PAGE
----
The idea of the village has always been depicted through the eyes of the oppressor. Bollywood curated this in the visual culture and now ‘Over the Top’ (OTT) platforms are playing this role. A recently released web series, Panchayat, adds to this vision and imagination of the village.
If you give it a critical reading you will notice that the village that Panchayat depicted is not an ordinary village. There can be no hesitation in calling it a ‘Brahmin Village’ where only Brahmins live and people from SC and OBC communities, if any, are submissive, drunkards, comedic, and to put it more explicitly, they live at the mercy of Brahmins. To give it a nationalist and Indian tinge, Panchayat also has a handsome young boy as a soldier of the Indian Army. To instill patriotic feelings in the viewers, the makers created an angle in which he becomes a martyr after an attack while performing his duty on the Jammu and Kashmir border. Of course, he is Brahmin, Rahul Pandey. This implies that Brahmins on the ground, whether in politics or village development, are making significant efforts for India. As a result, they should be regarded as true deshbhakts (patriots). On the other hand, the contribution of Dalits to the process of nation-building is not given due recognition, and for the so-called upper caste people, Dalits are just a supporting tool across all spaces.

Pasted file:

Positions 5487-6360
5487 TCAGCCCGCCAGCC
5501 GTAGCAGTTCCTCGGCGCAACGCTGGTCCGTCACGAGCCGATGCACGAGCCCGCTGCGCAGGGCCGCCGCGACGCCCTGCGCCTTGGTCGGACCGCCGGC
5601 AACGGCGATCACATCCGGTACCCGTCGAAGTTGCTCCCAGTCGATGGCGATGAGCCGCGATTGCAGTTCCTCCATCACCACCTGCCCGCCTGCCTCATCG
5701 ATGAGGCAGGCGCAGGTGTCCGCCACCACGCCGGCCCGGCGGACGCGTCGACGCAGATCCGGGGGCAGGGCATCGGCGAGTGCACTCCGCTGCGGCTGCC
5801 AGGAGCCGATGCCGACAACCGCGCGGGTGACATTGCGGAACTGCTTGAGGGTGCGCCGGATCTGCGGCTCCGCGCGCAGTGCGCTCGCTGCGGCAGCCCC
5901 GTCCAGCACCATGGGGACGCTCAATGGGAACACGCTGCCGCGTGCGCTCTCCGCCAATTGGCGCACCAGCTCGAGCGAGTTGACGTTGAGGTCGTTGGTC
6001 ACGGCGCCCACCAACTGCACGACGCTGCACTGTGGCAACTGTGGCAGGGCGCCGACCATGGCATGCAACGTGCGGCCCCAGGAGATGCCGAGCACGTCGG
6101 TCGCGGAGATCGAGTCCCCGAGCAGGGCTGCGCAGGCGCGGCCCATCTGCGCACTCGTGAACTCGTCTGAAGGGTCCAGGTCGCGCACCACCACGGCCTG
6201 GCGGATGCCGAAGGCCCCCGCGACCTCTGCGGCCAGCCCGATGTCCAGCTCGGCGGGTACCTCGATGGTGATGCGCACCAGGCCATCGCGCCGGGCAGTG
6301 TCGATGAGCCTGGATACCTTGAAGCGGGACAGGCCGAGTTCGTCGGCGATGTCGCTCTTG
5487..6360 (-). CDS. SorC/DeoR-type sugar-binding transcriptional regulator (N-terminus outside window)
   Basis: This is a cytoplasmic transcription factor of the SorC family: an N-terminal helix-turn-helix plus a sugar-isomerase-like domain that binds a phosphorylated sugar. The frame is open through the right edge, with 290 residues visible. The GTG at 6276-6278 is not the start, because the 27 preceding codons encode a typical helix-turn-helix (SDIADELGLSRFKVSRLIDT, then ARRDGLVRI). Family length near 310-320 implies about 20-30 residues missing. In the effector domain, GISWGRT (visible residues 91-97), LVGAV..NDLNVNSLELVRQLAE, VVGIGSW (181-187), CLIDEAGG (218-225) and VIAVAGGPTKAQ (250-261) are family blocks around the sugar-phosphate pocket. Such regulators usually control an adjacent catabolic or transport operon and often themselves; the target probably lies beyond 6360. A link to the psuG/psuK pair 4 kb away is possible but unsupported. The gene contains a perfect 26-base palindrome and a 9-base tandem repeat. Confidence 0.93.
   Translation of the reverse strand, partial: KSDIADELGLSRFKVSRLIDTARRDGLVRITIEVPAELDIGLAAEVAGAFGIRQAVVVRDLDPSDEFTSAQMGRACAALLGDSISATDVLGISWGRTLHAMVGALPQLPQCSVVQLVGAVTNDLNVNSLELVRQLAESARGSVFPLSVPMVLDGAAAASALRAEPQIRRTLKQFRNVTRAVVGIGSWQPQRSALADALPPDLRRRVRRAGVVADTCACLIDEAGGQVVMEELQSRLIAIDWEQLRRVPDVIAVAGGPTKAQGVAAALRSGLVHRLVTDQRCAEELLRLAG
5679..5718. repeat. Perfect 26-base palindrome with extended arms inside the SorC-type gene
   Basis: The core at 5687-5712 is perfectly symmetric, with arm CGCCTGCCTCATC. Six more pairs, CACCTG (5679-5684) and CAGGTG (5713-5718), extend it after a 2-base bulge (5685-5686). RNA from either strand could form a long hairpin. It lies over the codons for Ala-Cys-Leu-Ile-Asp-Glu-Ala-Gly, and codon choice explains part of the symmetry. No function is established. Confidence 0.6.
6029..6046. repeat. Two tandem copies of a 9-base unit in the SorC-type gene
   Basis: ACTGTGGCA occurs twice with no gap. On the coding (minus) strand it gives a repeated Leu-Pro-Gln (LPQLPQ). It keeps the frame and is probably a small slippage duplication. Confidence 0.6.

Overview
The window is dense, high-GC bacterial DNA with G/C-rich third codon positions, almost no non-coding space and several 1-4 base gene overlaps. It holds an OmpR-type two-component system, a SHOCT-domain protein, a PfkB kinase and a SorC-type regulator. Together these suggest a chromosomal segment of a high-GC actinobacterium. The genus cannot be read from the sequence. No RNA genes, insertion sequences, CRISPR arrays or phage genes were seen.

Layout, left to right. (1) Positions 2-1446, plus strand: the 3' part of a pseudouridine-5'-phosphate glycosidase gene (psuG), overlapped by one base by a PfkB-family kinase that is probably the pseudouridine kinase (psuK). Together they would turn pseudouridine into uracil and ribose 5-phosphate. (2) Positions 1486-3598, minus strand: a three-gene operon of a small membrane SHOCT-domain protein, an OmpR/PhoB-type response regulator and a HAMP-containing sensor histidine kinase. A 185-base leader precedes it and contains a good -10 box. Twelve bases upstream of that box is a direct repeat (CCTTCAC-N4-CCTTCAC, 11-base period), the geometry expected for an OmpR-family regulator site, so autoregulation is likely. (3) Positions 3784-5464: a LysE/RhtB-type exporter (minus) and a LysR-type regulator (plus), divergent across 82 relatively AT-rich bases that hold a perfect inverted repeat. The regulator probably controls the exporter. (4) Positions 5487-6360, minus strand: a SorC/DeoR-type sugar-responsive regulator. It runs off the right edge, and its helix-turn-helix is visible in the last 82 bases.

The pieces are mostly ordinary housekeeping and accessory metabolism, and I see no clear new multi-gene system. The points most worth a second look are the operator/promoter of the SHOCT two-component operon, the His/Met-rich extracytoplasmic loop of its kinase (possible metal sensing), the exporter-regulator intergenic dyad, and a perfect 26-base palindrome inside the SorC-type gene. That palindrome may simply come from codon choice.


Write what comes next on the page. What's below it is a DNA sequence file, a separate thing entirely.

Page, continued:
In this essay, I will take a look at the Panchayat web series and analyse it at the scene and character level. For this I have selected some frames from the series. I contend that Dalits are portrayed as hopeless, poor and voiceless and conversely, Brahmins are portrayed in the web series as smart, able and articulate. This reiterates their mentality of being unable to digest the outspoken and smart Dalit in their casteist imagination, and this is what the makers of Panchayat have done to romanticize rural life by inappropriately portraying Dalits and OBCs.